JD: I’ll take Eisner’s answer, for a first approximation: it was, when it started, a low-status medium with few barriers to entry, which made it ideal for Jews in an era of social and economic discrimination. (This is true of a lot of new mass cultural media, and, notably, untrue of the comic strip, which had one or two notable Jews in it — Milt Gross and Rube Goldberg come to mind — but overall, as a much more lucrative and indeed clubbable medium, it was very largely populated by non-Jews). I’d add, though, that a second reason, clearly, was network effects: people who were in the industry tended to invite in people they knew, and since it was a low-status medium at first, people didn’t care too much about how qualified they might have been. Stanley Lieber, later Stan Lee, came to Marvel because he was a cousin by marriage. Of course, he stayed!
SB: Do you have a favorite American comic strip, comic book, or comics character?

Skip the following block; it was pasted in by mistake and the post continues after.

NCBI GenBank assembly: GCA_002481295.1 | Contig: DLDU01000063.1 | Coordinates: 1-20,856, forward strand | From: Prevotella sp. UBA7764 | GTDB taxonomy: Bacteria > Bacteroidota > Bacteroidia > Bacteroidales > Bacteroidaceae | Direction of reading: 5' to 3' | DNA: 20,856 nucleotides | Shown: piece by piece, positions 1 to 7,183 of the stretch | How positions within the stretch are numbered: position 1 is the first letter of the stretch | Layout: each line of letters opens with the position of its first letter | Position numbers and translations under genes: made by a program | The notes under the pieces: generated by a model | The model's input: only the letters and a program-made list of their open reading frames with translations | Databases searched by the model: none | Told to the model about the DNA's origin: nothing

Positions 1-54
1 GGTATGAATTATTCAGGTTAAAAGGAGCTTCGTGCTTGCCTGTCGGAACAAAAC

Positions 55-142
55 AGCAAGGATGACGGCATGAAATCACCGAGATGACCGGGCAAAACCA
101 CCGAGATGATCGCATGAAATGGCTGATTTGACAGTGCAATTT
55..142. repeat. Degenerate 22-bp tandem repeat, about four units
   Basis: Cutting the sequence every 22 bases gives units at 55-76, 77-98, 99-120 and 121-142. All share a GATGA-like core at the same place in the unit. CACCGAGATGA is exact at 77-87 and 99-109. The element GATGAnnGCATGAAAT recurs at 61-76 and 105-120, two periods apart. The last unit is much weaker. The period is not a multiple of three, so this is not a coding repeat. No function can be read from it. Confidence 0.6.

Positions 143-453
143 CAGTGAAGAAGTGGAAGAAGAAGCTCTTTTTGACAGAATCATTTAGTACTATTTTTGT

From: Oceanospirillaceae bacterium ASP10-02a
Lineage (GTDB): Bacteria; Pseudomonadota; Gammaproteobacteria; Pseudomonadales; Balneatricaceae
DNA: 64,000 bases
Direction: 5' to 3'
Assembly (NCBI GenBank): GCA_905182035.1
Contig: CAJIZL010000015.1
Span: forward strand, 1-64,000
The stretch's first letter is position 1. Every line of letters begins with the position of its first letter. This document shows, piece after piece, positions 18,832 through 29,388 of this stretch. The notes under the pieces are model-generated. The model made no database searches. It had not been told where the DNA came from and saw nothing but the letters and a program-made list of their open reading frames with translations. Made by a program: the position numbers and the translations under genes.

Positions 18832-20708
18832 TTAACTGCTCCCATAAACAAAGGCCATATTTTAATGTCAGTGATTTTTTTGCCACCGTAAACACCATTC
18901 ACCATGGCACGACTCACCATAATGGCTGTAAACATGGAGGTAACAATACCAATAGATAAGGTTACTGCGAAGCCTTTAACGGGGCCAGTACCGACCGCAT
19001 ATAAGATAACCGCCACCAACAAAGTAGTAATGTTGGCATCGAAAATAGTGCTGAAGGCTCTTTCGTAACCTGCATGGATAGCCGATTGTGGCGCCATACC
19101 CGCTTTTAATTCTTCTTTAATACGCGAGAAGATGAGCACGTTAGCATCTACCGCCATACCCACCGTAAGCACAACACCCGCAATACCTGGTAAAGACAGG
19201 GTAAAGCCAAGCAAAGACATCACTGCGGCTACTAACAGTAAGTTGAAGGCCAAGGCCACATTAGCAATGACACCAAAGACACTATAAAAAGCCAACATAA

JD: Too many to count — I had to write a book to put ‘em all in! A sentimental favorite that only made it into the footnotes, however, was the character Little Sammy Sneeze, a lesser-known character by the groundbreaking cartoonist Winsor McCay whose massive sneezes laid waste to all about him, the destruction rendered gorgeously and comically by one of the best in the business.
SB: Over the last thirty years, graphic novels have become a key fixture in literature, simultaneously tied to and divergent from comics. What are some of these key differences and what is it about graphic novels that have made them so widely enjoyed? Attendant to that question: Is there a graphic novel that stands out to you for its artistic and/or storytelling innovations?
JD: I think, as I hope the book’s story shows, that it’s actually kind of hard to distinguish exactly what makes a graphic novel a graphic novel, and that the story is one of gradually increasing ambition, matched with institutional and business changes. Maus, which is still striking me as remarkable in new ways every time I read and teach it, is a good example, appearing at first, as it did, in installments in a comics magazine, Raw, but also in a kind of stand-alone section within the magazine, showcasing its different status. Ultimately, I think graphic novels are in many ways what we decide to call graphic novels, and what matters — in whatever format, whatever genre — is the surprising and remarkable capacities of the works themselves.